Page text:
COLUMBUS, Ohio (WTVN) -- Adopted children born in Ohio from 1964 - 1996 don't currently have legal access to their birth certificates, but a new piece of legislation could change that.
"This will affect one-quarter of a million Ohioans potentially," said Rep. Dorothy Pelanda, a Marysville Republican who spent more than 30 years dealing with adoption law.
She says it's not the first time this measure has been floated at the Ohio Statehouse, but this time it's facing no opposition that she is aware of. Rep. Nickie Antonio, a Lakewood Democrat, is a co-sponsor.
Pelanda doesn't think many of those who were born during that time frame will actually expect to find their birth parents because of the change since the documents are so old.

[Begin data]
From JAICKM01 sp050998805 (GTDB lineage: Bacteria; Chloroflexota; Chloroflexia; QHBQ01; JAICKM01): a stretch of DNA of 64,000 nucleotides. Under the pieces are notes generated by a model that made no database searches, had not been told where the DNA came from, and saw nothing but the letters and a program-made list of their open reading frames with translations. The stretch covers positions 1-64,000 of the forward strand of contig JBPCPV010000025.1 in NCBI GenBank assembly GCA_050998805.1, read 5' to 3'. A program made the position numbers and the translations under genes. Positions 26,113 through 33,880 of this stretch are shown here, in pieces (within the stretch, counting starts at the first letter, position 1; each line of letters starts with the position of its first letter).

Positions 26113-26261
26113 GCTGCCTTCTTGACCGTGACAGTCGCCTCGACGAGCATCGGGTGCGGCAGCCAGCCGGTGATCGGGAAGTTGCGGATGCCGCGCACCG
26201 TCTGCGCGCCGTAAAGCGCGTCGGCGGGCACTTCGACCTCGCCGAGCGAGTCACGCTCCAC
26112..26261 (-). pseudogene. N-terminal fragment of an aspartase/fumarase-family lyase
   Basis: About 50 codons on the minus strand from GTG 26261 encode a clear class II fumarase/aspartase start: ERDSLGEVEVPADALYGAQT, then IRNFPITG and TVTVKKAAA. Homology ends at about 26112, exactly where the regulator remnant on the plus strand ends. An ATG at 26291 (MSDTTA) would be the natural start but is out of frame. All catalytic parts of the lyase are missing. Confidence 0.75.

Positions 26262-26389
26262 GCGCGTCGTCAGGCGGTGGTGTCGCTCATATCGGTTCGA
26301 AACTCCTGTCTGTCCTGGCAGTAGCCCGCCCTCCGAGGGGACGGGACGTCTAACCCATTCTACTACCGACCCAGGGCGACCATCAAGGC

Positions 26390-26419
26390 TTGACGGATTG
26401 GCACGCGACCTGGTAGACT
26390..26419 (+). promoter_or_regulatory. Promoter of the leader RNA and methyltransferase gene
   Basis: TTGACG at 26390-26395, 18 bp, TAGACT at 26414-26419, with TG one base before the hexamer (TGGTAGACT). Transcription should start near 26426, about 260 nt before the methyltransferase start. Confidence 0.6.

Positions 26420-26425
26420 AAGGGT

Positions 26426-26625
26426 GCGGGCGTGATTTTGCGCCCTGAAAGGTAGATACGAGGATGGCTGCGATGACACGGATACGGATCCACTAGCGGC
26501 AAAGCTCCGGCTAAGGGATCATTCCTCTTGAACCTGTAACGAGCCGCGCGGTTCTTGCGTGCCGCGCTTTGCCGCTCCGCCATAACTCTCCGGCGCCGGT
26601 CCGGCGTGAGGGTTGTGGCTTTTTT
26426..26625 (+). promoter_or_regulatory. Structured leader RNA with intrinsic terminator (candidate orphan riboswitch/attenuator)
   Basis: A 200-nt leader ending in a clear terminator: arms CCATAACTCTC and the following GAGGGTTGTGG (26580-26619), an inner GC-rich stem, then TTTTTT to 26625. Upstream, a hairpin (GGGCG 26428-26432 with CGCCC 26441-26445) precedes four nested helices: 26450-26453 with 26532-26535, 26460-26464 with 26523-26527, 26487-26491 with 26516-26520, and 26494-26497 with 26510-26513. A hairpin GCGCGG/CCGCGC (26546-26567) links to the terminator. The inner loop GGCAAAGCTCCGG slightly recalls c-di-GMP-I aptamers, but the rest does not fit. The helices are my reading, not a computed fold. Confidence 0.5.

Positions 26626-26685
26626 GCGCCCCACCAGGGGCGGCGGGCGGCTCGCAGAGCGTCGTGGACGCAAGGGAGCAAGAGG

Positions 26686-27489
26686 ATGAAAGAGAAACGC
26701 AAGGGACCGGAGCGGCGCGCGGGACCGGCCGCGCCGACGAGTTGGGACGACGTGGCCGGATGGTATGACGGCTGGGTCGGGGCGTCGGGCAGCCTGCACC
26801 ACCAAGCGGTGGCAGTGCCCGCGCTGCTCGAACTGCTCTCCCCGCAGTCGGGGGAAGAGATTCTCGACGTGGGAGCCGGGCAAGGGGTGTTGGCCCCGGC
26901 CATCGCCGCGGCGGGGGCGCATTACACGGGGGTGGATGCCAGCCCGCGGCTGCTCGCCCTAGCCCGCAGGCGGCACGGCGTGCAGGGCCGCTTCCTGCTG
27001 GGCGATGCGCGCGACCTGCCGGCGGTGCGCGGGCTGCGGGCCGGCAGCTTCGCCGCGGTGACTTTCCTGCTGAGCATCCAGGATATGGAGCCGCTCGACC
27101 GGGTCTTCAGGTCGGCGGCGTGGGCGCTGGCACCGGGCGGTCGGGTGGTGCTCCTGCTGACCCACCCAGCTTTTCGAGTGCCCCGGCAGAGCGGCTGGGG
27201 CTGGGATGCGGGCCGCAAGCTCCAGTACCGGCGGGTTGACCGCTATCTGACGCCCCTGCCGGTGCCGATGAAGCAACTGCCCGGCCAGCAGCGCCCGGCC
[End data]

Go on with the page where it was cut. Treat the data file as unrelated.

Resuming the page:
"Really the importance of this to an adopted child or adopted person is it's more of a historical document than really giving any accurate or current information about where birth parents reside," Pelanda said.
Ohio law forbids an un-married mother from providing information about the father of their child on a birth certificate. That information has to be provided by the father.
The bill also gives parents who put their children up for adoption the option to not be contacted in the future through an online form they would fill out.
"They can also indicate that they want to provide or update medical history," she said.
A companion bill is winding its way through the Ohio Senate.